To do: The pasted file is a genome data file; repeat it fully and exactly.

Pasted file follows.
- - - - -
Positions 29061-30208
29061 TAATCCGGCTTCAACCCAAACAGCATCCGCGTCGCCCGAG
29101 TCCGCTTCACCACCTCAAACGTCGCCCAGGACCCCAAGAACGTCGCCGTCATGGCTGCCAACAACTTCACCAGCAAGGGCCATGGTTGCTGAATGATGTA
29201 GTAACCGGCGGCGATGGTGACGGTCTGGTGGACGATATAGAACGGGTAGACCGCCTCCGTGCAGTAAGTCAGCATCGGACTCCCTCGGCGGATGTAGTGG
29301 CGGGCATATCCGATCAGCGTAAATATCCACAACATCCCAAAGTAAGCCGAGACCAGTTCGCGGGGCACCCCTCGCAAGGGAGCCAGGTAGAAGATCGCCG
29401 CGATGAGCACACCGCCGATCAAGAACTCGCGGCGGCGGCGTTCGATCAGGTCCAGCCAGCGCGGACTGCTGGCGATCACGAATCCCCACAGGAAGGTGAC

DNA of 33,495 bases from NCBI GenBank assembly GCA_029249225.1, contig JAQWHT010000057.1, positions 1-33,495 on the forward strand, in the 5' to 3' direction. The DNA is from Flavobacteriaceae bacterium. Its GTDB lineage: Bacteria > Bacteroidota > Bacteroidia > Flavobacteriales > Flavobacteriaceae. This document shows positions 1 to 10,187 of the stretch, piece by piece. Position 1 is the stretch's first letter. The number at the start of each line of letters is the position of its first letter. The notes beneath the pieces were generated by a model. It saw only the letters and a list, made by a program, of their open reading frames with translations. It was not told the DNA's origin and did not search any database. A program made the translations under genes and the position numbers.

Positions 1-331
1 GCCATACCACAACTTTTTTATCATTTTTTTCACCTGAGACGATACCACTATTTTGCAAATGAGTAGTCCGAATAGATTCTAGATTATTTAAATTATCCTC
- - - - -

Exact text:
Positions 29061-30208
29061 TAATCCGGCTTCAACCCAAACAGCATCCGCGTCGCCCGAG
29101 TCCGCTTCACCACCTCAAACGTCGCCCAGGACCCCAAGAACGTCGCCGTCATGGCTGCCAACAACTTCACCAGCAAGGGCCATGGTTGCTGAATGATGTA
29201 GTAACCGGCGGCGATGGTGACGGTCTGGTGGACGATATAGAACGGGTAGACCGCCTCCGTGCAGTAAGTCAGCATCGGACTCCCTCGGCGGATGTAGTGG
29301 CGGGCATATCCGATCAGCGTAAATATCCACAACATCCCAAAGTAAGCCGAGACCAGTTCGCGGGGCACCCCTCGCAAGGGAGCCAGGTAGAAGATCGCCG
29401 CGATGAGCACACCGCCGATCAAGAACTCGCGGCGGCGGCGTTCGATCAGGTCCAGCCAGCGCGGACTGCTGGCGATCACGAATCCCCACAGGAAGGTGAC

DNA of 33,495 bases from NCBI GenBank assembly GCA_029249225.1, contig JAQWHT010000057.1, positions 1-33,495 on the forward strand, in the 5' to 3' direction. The DNA is from Flavobacteriaceae bacterium. Its GTDB lineage: Bacteria > Bacteroidota > Bacteroidia > Flavobacteriales > Flavobacteriaceae. This document shows positions 1 to 10,187 of the stretch, piece by piece. Position 1 is the stretch's first letter. The number at the start of each line of letters is the position of its first letter. The notes beneath the pieces were generated by a model. It saw only the letters and a list, made by a program, of their open reading frames with translations. It was not told the DNA's origin and did not search any database. A program made the translations under genes and the position numbers.

Positions 1-331
1 GCCATACCACAACTTTTTTATCATTTTTTTCACCTGAGACGATACCACTATTTTGCAAATGAGTAGTCCGAATAGATTCTAGATTATTTAAATTATCCTC